• Finland's bilateral water projects provided 75 000 people with access to clean drinking water in 2017.  Over the years the water projects have contributed to organising a sustainable water supply to hundreds of thousands of Nepalese people, many of them living in very peripheral conditions. Walking to many isolated villages takes several days as there are no roads to follow.
  • Sanitation has spread very effectively in Nepal, which is considered to be the best performer in South Asia in this sector. When communities become aware of the benefits of toilets, they start to build them in homes and schools using their own funding - without Finnish or Nepalese tax resources. Nearly 98 % of Nepal was covered by sanitation in 2018 compared to 27 % in 2001.

Risk management

Operating in Nepal is highly sensitive to risks. The implementation of the new Constitution may lead to political unrest, as may the inequality between population groups.  The implementation of the new federal state system and lack of competence at the local level complicate the implementation and governance of the programmes.

Natural disasters are a significant risk: floods and landslides occur on an annual basis and earthquakes are to be expected.

The risks of development cooperation are managed by means of systematic monitoring of projects and programmes, strengthening the competence of Nepal in the management of finances, and dialogue with the partners and the country’s administration. The aim is also to improve the citizens’ opportunities to influence the country’s development.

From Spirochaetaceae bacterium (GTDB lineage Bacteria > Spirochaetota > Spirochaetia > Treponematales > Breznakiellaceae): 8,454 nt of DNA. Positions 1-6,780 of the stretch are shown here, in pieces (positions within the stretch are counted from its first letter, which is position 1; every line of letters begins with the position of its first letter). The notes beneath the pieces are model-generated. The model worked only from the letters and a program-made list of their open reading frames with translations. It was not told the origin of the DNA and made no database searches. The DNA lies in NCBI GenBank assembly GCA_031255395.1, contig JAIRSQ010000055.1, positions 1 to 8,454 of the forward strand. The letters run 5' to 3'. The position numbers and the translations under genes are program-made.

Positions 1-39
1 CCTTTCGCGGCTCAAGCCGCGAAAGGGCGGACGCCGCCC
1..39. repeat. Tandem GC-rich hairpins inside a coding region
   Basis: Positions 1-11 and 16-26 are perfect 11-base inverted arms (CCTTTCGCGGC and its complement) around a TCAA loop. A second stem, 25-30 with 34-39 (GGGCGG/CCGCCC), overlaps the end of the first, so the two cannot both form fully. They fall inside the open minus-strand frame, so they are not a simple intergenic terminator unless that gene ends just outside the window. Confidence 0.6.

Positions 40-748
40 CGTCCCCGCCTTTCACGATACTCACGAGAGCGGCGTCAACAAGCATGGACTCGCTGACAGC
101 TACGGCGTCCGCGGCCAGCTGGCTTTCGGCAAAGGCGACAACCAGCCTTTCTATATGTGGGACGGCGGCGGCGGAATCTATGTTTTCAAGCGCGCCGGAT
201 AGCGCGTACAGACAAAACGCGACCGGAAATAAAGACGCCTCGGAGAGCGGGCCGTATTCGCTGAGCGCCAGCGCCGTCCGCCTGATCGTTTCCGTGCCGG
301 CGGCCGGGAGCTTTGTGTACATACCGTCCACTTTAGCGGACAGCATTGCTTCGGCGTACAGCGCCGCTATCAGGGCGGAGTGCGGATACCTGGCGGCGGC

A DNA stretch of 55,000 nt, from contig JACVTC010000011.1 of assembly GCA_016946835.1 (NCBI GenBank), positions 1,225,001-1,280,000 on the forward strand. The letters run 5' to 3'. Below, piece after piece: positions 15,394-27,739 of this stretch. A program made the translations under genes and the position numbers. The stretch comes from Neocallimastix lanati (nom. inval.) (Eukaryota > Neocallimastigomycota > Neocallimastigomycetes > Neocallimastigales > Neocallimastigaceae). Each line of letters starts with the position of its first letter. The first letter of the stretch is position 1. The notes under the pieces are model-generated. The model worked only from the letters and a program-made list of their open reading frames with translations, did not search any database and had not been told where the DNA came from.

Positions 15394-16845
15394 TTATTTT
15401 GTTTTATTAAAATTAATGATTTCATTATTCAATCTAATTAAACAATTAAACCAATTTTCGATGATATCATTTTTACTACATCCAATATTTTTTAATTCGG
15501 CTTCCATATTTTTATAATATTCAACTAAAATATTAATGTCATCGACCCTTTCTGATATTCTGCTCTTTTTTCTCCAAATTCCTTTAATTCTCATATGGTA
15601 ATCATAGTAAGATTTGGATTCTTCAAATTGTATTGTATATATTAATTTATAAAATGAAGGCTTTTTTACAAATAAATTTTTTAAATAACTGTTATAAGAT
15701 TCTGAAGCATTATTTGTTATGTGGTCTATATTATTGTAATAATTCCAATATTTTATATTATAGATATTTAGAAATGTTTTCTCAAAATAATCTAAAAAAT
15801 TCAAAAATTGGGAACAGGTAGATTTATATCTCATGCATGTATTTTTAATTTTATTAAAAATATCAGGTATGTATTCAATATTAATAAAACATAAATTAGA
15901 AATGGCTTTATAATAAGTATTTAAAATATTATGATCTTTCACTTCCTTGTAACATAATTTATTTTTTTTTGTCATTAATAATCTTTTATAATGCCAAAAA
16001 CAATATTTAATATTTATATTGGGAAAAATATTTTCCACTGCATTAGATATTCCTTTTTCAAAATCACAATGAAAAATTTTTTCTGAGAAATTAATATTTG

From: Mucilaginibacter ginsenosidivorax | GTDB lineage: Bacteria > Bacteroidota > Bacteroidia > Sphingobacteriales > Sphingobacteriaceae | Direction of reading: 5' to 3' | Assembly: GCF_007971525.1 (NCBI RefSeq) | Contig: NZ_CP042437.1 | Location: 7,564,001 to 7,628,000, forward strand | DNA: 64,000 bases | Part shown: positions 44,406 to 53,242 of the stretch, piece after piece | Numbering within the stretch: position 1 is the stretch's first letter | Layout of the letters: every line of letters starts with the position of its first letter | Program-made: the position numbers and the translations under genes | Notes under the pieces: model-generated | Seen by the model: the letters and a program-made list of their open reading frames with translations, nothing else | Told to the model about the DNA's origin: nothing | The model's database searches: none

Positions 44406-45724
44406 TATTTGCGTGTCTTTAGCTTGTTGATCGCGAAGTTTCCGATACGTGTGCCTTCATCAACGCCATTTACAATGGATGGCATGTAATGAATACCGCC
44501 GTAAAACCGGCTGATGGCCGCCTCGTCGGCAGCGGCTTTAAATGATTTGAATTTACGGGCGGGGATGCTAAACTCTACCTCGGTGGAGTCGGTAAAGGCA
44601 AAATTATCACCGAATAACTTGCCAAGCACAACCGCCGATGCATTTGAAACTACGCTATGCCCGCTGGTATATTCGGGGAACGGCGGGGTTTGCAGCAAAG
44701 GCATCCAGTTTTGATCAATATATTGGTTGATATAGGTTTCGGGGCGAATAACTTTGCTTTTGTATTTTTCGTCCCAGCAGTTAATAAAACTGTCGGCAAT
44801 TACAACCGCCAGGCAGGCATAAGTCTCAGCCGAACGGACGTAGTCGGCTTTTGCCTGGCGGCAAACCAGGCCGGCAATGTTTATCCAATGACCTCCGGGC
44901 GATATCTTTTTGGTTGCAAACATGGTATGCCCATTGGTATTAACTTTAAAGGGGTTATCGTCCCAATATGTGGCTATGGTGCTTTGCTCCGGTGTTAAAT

Finland continues the efforts to integrate contingency planning and work on disaster risk reduction (DRR) into all programmes and activities in Nepal. The importance of climate change adaptation is stressed especially in the Finnish water and sanitation projects.

Finland’s support:

Improving access to water and sanitation

Rural Village Water Resources Management Project RVWRMP III in the Far West, Finland’s support EUR 15 million in 2016–2022. The EU supports the project in 20162022 with 20 million euros.

Developing the education system

The School Sector Development Plan, Finland’s support EUR 20 million in 2016–2020. There are nine contributors to the School Sector Development Plan, with the state of Nepal covering 90% of the programme’s funding

Support to the Ministry of Education of Nepal for developing curricula and teaching materials, Finland’s support EUR 1.7 million in 2016–2019.

Strengthening equality 

UN Women project Advancing Women's Economic Empowerment – Ensuring Nepal's Sustainable and Equitable Development, Finland’s support EUR 3.75 million in 2015–2017.

Other support

Finland supports the water, sanitation and hygiene and the education sectors of UNICEF's Country Programme Action Plan 2018–2022 (CPAP) by EUR 8 million in 2018–2022. The support will promote sustainable and equal development in Nepal by improving access to water and sanitation, upgrading the quality and coverage of education, and strengthening the position of women and girls.